What is Congestive Heart Failure?
The American Heart Association reports that one in five Americans over the age of 40 will develop congestive heart failure, and an estimated 5.8 million Americans are living with and managing the disease. Owing to a rapidly aging population and improved heart attack survival rates, we can expect to add as many as 660,000 new cases to that number each year.
Dr. Howard Zahalsky, Chief Medical Officer for Activ Doctors Online, explains the causes, symptoms and treatment options available for patients with congestive heart failure during a webinar honoring the American Heart Associations American Heart month.
Dr. Zahalsky begins by briefly recapping the basic functions of the heart and circulatory system: “Your blood passes through the heart twice on each trip around the body. As it leaves each ventricle, it makes a quick ‘pit-stop’ at the lungs to pick up oxygen.”
The powerhouse of the heart is the left ventricle – it does most of the work. If the left ventricle does not function properly, there can be a “traffic jam” of blood that backs up into your lungs.
What Causes Congestive Heart Failure?
Congestive Heart Failure (CHF) is an umbrella term for any problem with the heart that causes the muscle to weaken. There are many causes, but the primary ones are heart disease and alcohol.
The main cause of congestive heart failure is heart disease. Heart disease makes you prone to multiple or large heart attacks that can cause part of the heart to become damaged, interfering with the heart’s ability to pump blood effectively.
“Imagine your squeezing a stress ball,” suggests Dr. Zahalsky, “Now image you’re squeezing that stress ball without using your middle 2 fingers.” That’s what happens when a heart attack damages the walls of your heart. The heart is still able to pump blood (squeeze the stress ball), just not as effectively.
Now, a glass of red wine is supposed to be good for your heart, but alcohol in excess can be directly toxic to the heart. It can cause the heart muscle to thin out, become weak and can affect the rhythm of your heart. This is called an arrhythmia.
“Sticking with the stress ball analogy,” explains Dr. Zahalsky, “A weak heart is like someone with arthritis squeezing the stress ball – they’re just not able to get as good of a squeeze. An arrhythmia would be like squeezing the stress ball one finger at a time, so that the imaginary blood in the stress ball goes in all different directions, including backwards.”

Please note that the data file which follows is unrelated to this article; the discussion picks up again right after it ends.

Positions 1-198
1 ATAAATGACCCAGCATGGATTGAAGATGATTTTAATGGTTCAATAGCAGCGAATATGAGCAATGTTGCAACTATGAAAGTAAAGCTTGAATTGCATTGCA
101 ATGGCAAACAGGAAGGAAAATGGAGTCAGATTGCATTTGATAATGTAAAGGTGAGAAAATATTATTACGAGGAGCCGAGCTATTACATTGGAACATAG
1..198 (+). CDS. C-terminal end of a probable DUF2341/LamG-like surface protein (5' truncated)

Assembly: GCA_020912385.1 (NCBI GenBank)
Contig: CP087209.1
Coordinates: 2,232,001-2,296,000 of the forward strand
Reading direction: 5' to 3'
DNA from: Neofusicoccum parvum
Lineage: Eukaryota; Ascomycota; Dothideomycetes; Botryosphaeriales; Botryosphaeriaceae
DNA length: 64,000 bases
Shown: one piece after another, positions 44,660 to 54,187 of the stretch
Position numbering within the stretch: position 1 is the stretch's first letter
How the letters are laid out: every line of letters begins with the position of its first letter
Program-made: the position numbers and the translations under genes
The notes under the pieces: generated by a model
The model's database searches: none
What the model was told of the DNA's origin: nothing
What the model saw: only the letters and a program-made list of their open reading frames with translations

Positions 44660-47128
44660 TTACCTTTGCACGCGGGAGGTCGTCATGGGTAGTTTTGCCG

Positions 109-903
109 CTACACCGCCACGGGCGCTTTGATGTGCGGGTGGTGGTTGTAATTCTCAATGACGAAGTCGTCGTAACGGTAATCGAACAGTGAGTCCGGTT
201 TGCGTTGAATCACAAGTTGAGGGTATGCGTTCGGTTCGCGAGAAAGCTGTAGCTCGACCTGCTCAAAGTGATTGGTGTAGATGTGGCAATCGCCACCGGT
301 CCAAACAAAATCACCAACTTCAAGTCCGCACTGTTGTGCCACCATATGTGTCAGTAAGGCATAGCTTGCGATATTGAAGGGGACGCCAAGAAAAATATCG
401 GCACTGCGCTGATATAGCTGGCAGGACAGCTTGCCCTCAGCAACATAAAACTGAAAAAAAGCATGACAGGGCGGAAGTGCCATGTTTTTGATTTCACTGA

Symptoms of Congestive Heart Failure
You probably already know if you are predisposed for CHF – maybe you’ve had a heart attack or have been warned by your doctors about the amount of alcohol you consume – but some of the early warning symptoms include:
- Shortness of breath
Fluid backing up in your lungs can make it very hard to breathe. Even mild exertions, like walking up the stairs, can be extremely draining.
Ever had a drink of water “go down the wrong pipe”? Your body’s immediate reaction to fluid in your lungs is to try and get it out, so you can develop a wet, mucus-y cough. The cough gets worse when you lie down and the fluid layers outs across a wider area of your lung.
- Swollen ankles
Sometimes you can get so much of a backup of fluid in your lungs that the “traffic jam” extends past the lungs. Then gravity takes over – all that fluid ends up in your ankles.
There is no cure for congestive heart failure, but treatment can help manage the symptoms of the disease. Treatments can include eating less salt, limiting fluid intake, and taking prescription medications such as,
- Beta blockers
The primary medicines that have been proven to extend the life of patients, beta blockers slow down the heart, allowing it to beat more efficiently.
- ACE Inhibitors
ACE inhibitors loosen the blood vessels making it easier for the heart to pump blood, like opening another lane on the highway or stretching a balloon before blowing it up.
Diuretics encourage the kidneys to pull excess fluid out of the blood. As a result, the amount of fluid in your lungs and ankles also decreases.
There are numerous examples of CHF patients living beyond the years normally expected for people with the disease, usually attributed to taking an active role in disease management.
How Can Activ Doctors Online Work for You?
CHF is a chronic condition where appropriate disease management is critical. Frequent communication between patients and their doctors and self-monitoring can help reduce hospitalizations and mortality rates.
Personal Health Records
Patients with CHF tend to be on a lot of medications. Maintaining a personal health records allows you keep all you doctors up to date on all the medications you are taking. It also allows you to carefully track your symptoms, set appointment reminders for your medication and doctors’ appointments and track fluctuations in your body including:
- blood pressure
- and more!
Online Second Medical Opinions
When you receive a serious diagnosis, like CHF, it’s natural to have questions – or even fears (I mean, it says failure in the name!).
Do not hesitate for fear of offending your doctors – most physicians encourage second and even third opinions, especially when it involves a major operation such as heart valve replacement.
Activ Doctors has built a network of 6000+ physicians, some of whom are the best in their field. Because your personal health records are already in the system, they can often turn around your second medical opinion in as little as 48 hours.
If your doctor participates, you can conveniently talk to you doctors whenever you need to.
Studies show that this approach can achieve similar results to that of home health nurse, and offers the added benefit of reducing costs, without sacrificing the level of care.